Guest Blog: A Hill Country Feast from the Terroir of All Texas Terroirs: Newsom Vineyards
A Guest Blog
by Chef and Author: Terry Thompson Anderson
All lovers of Texas wine should certainly know Ross Burtwell, owner of the Cabernet Grill in Fredericksburg. Ross is a talented and innovative chef who has developed his menu to reflect the way we eat in Texas today. Each dish shows his passion for food, weaving flavors that pair beautifully with Texas wines. A few years back, Ross made the decision to dedicate his entire wine list solely to Texas wines. He’s never looked back, and today Cabernet Grill is known as the destination restaurant for experiencing perfect pairings of Texas foods with Texas wines, virtual proof that “what grows together, goes together.”
Ross began to do some serious Winemaker Dinners, creating luscious menus paired with the wines from specific wineries. The dinners, which allowed diners to not only taste a cross section of wine varietals and styles from Texas winemakers, but to meet and talk with them as well.
A few months ago I was talking to Ross and he mentioned another innovation he was adding to the special dinners. He said that he was doing a dinner based on wines from four different wineries, made from grapes grown by the same grape grower on Thursday, November 3rd. The grower Ross had in mind was Neal Newsom, one of the state’s most respected growers, with 90 acres of vineyards in the Texas High Plains near Lubbock. I was intrigued with the idea and made plans to attend.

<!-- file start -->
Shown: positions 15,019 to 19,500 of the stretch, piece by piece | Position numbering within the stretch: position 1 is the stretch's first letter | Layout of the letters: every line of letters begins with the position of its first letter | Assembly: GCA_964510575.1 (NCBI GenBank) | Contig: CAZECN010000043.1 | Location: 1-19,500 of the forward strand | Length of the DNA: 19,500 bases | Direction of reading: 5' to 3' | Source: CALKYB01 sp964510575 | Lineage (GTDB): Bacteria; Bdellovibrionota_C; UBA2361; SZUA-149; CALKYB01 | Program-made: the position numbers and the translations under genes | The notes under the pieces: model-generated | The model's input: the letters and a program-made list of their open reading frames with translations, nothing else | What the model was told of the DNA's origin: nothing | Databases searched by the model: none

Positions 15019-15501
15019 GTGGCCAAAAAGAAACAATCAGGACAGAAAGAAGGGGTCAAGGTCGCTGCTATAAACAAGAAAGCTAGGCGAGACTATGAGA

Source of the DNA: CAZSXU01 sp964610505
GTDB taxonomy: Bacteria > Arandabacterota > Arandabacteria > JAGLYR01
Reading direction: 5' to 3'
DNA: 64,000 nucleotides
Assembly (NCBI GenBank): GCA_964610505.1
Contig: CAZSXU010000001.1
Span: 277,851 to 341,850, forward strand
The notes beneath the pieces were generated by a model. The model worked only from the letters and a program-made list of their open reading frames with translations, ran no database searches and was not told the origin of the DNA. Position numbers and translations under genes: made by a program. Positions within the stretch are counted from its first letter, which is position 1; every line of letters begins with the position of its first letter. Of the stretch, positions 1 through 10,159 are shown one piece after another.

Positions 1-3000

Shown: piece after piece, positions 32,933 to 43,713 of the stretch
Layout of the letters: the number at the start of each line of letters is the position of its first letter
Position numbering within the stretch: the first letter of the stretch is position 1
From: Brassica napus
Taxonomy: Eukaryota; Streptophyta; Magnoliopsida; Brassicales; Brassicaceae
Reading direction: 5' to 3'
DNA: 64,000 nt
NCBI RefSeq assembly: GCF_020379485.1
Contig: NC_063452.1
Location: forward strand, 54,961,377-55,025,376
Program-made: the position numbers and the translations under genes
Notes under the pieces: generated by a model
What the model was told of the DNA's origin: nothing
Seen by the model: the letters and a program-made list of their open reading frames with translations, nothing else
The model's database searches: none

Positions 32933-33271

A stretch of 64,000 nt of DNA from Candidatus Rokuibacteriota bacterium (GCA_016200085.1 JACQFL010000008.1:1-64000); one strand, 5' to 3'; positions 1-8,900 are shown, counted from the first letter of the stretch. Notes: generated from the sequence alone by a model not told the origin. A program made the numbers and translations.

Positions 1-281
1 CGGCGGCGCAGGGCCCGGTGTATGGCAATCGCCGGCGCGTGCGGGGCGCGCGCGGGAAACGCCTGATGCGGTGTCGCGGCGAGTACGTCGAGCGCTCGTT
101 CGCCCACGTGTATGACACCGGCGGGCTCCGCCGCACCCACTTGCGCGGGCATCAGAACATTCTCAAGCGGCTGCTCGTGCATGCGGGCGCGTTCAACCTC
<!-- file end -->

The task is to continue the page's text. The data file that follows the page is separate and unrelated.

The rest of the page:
It was a meal I’ll not soon forget. Edible Austin publisher Marla Camp and I were honored to share a table with Neal, his wife, Janice and their son, Nolan, the third generation of Newsoms to work the family land, as well as three of the winemakers, Dan Gatlin of Inwood Estates Cellars, and his wife Rose Mary; Gary Gilstrap of Texas Hills Vineyards and his wife Cathy; and Cord Switzer and his wife, Sandy, owners of Fredericksburg Winery. The winemaker of the fourth wine represented at the meal, Monte Dixon, owner of Bar Z Winery, was not able to attend as he wished to spare us all the dose of flu from which he was suffering.
As the guests were seated, Ross emerged from the kitchen to announce the first course, an amuse bouche which he added to the menu in honor of the Newsoms who always always order the dish when they dine at Cabernet Grill – Sesame-Crusted Shrimp with Mango Mayonnaise on a Bed of Jalapeño Slaw. The dish was stellar, a single, perfectly fried shrimp studded with black and white sesame seeds set on on a bed of slaw subtly spiced with minced jalapeño and nested in an oyster shell, then drizzled with the mango mayonnaise. The dish was paired with Texas Hills Vineyard 2010 Pinot Grigio, which has not yet been released to the general public. The pairing was very good, with the deep golden hued wine wrapping its nuances of pear skins and around the sweet, faintly marine flavor of the shrimp, followed by a hint of mango that mated with the mayonnaise, and soothed the spice of the jalapeños to a pleasant glow, while maintaining its flavor steadily through to a fine finish.